The only part I had not planned - since I never bother - was pumpkin pie. Ever since I was little, pumpkin pie has been the only dessert I can't eat. But then one of my friends was so excited about celebrating her first Thanksgiving that I felt I couldn't let her down. I had read on some of the local foodie forums that it is possible to buy Libby's Pumpkin Pie Filling online and at Waitrose supermarkets. The closest Waitrose is three stops away on the Tube - pretty far for one can of pie filling but worth it for a friend.


I started the morning by baking the pies in ramekins. I used crushed digestive biscuits and ginger snaps for the crust and followed the recipe on the can for the filling.

Next, I made stuffing (in a box - another concession to London Thanksgiving is allowing yourself to take shortcuts) and chopped veg while the stuffing was in the oven.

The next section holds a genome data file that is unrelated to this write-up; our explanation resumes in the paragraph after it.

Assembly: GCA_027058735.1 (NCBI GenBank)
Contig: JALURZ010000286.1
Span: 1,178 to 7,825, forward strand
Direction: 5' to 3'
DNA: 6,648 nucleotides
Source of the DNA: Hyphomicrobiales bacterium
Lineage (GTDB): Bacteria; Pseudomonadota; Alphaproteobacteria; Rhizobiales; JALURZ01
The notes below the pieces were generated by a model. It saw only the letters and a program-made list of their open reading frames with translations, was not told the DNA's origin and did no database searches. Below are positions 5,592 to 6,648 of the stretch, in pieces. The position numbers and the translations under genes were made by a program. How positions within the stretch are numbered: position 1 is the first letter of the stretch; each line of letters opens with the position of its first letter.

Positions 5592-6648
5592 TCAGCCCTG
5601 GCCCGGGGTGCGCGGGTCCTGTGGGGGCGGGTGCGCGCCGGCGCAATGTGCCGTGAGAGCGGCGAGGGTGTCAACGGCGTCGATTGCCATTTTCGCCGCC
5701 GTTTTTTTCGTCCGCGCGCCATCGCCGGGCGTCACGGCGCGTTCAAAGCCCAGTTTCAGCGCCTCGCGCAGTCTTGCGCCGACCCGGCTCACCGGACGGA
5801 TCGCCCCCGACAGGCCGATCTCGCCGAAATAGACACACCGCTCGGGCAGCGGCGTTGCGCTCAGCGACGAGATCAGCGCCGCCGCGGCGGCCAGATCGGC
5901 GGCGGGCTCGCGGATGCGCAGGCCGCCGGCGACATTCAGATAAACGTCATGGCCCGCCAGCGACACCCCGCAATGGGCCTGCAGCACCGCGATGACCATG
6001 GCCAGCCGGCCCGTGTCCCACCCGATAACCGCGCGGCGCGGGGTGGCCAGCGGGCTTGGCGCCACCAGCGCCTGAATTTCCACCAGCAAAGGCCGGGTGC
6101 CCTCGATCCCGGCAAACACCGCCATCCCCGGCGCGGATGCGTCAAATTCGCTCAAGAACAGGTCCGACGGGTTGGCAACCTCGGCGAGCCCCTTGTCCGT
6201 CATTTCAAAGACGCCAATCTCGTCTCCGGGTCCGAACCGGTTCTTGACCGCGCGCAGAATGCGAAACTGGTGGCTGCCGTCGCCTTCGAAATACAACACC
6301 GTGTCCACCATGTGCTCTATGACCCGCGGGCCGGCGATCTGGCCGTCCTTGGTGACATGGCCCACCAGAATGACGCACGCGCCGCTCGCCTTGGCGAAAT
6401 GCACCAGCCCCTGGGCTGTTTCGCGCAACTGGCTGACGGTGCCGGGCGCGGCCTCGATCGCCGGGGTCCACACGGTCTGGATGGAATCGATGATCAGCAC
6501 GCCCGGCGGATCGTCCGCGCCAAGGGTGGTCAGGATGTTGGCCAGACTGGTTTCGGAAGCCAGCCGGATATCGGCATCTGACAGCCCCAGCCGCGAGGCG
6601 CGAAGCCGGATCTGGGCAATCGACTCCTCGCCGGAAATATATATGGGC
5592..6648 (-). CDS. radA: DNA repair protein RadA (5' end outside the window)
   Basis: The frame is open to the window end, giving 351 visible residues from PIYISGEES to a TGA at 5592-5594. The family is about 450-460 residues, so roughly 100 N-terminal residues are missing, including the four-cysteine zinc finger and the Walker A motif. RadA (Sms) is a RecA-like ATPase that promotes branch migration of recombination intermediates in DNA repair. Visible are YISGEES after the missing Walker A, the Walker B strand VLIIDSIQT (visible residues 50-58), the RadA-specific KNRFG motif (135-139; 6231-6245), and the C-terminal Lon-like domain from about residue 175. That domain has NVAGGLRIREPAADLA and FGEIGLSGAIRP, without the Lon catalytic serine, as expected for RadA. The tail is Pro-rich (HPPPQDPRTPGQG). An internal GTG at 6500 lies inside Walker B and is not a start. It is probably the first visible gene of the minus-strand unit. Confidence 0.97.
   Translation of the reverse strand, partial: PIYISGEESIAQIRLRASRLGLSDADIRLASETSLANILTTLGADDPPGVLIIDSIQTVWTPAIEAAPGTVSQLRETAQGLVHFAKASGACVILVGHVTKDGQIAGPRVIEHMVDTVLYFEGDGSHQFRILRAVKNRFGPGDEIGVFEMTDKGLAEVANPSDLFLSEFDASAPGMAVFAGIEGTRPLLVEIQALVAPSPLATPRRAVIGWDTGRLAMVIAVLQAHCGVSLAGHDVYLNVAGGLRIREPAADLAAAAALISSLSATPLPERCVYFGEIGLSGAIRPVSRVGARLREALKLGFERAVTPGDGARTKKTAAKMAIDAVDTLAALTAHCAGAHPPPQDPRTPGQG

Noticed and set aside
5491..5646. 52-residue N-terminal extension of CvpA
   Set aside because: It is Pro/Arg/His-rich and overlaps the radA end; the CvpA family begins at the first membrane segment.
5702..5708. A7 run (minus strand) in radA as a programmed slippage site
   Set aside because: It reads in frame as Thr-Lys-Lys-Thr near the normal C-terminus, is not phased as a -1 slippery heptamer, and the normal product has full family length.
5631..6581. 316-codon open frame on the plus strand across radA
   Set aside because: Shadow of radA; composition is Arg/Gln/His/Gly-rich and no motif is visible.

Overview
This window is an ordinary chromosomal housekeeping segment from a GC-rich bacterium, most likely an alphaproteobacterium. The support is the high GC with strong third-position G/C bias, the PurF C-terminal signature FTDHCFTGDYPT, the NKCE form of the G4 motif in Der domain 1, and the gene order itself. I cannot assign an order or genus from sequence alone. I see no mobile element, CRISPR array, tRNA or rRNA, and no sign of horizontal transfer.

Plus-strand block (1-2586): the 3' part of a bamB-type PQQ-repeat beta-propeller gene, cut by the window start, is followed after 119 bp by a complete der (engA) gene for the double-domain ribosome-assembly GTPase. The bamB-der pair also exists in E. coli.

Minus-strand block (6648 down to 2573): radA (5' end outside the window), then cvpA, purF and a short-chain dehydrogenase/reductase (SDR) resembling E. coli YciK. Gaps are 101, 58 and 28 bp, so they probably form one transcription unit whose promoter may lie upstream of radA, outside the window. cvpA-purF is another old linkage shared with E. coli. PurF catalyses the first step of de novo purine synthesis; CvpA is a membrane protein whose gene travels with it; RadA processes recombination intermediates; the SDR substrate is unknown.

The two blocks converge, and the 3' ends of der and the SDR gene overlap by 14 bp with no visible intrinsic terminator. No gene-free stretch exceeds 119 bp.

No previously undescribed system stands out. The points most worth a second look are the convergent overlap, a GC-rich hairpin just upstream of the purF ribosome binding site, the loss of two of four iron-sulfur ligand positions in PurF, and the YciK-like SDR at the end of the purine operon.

I prepped the turkey while the veg was roasting.


And then I had three whole hours to clean the bathroom, tidy the living room, and put out nibbles.


In the end, everyone brought so much food that we were overwhelmed!

Winter greens with shiitake mushrooms
Butternut squash
Mashed potatoes
Roasted vegetables
Cranberry sauce
White meat and dark meat

We used paper plates and plastic forks & knives so clean up was a breeze (although eating was a slight challenge.)

Dessert was impressive: cake from Patisserie Valerie (my favorite London bakery - we got cakes for our Thames cruise there)


And pumpkin pies!


As it turns out, I still hate pumpkin pie but everyone else liked it. Can't ask for a better result than that!